Asian-American Week: Booming Asian-American Population In SI Wants Chinatown
2010 Census figures showed a dramatic increase in the number of Asian Americans living on Staten Island and that has some in the community wondering whether a decades-old push to create a Chinatown there could finally become a reality. NY1's Amanda Farinacci filed this report.
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There's a Chinatown in Manhattan, a Chinatown in Brooklyn and even something of a Chinatown in Flushing, Queens.
And while there are more and more Asians living on Staten Island today than ever before, the borough still doesn't have one:
"There's no spot only for Asian people," said resident Jane Silveray. "It's spread out."
Staten Island has an Asian food market in Chelsea, the only one of its kind on the island. It draws many shoppers looking for particular spices and produce.
The overwhelming number of its patrons are Asian immigrants, looking to find the foods of their native countries.
While some say they still travel off the island to Brooklyn and Manhattan to do their shopping, many cite the high cost of tolls and transportation as a reason to frequent this store and not leave the island.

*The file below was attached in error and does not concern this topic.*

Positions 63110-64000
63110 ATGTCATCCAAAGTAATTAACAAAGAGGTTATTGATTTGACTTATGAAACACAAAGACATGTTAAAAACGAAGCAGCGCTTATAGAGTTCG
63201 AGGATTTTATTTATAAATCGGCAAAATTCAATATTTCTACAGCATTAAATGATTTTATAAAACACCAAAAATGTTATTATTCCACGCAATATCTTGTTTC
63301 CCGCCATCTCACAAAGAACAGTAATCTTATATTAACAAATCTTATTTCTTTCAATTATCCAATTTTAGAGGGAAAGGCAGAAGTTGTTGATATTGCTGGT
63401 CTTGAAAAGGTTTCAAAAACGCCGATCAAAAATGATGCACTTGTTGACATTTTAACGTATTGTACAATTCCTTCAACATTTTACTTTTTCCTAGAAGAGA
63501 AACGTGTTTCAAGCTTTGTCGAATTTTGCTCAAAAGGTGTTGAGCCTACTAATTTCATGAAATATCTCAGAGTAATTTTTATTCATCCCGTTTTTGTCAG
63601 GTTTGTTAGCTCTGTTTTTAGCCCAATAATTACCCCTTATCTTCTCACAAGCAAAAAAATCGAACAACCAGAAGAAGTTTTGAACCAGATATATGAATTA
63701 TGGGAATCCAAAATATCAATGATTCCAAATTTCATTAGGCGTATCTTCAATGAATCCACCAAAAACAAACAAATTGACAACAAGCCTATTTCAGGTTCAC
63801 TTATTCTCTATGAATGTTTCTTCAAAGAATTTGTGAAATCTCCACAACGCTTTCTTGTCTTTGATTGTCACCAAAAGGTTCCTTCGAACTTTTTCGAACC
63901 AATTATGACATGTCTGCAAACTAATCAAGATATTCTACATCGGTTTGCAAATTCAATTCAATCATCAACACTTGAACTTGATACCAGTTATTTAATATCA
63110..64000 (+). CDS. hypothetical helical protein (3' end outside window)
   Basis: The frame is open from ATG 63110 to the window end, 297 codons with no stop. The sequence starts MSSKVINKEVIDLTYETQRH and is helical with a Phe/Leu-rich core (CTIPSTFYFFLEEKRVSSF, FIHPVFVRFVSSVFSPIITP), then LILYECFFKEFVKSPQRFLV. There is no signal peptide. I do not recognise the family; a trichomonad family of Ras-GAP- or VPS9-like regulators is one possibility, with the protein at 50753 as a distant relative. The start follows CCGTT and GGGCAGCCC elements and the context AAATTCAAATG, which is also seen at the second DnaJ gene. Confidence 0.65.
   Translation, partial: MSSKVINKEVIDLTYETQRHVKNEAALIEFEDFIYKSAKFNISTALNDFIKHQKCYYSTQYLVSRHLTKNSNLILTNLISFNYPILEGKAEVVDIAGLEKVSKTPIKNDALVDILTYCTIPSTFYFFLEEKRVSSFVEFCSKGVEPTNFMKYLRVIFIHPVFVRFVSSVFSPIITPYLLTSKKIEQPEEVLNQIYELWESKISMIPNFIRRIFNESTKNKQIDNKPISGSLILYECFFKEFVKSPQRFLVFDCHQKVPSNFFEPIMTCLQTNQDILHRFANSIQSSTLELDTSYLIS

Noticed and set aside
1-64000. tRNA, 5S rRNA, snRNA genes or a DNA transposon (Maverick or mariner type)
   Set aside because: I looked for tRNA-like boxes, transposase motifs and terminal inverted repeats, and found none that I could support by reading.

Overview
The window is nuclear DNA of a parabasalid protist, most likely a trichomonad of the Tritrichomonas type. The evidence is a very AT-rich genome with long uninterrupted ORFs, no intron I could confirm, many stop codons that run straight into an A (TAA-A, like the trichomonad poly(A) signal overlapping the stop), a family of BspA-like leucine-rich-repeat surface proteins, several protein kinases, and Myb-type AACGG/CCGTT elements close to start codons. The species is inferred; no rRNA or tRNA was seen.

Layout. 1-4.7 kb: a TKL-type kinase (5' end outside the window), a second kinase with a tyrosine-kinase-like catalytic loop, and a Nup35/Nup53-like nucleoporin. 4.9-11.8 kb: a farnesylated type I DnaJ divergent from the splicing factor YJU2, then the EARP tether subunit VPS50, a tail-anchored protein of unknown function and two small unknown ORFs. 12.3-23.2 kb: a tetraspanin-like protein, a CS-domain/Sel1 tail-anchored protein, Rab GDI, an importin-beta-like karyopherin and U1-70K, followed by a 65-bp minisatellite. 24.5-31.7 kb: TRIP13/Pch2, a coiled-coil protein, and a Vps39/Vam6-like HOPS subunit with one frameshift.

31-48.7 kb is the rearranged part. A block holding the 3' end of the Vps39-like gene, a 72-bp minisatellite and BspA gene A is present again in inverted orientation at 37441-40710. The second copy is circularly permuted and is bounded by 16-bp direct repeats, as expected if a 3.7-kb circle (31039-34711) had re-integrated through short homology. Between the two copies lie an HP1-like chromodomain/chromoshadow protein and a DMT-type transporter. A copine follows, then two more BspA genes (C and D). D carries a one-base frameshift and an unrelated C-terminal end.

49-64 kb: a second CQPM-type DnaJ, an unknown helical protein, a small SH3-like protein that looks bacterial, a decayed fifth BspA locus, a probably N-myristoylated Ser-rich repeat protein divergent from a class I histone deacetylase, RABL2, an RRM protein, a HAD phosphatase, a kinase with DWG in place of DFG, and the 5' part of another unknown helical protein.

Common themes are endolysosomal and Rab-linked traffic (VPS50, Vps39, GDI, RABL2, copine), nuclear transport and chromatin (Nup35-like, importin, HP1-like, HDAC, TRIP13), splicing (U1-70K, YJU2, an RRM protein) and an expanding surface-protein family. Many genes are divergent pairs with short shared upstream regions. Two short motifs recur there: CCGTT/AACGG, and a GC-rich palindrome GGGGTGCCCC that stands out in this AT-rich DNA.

Still, some wish the borough offered more amenities to its growing Asian population.
"Grocery stores, more grocery stores," said resident Jackie Ling. "And some kind of Chinese restaurants, like little, what we call a Hong Kong-style cafeteria. That would be very nice."
While much of the island's Asian population is spread out all over the borough, Mosel Avenue in Concord is home to a high concentration of Chinese immigrants.
About 10 years ago, NY1 News talked to residents about the convenience of having a Chinatown in their own backyard, though the idea hasn't drawn much traction.
Community leaders say part of the challenge of creating a Chinatown on Staten Island is finding a location for it. They point to the borough's reputation as a place where people can buy a home and not necessarily as a place where it's easy for new immigrants to start a business.
"This is comfortable to live here," said activist George Lee. "But is not comfortable to make a business in here. That's the problem."
Residents say they'd love to change that but say they need help from their elected officials to do so.
They say if public money was spent to build an Asian school or senior center, Asian businesses would form around them and a Chinatown would be born.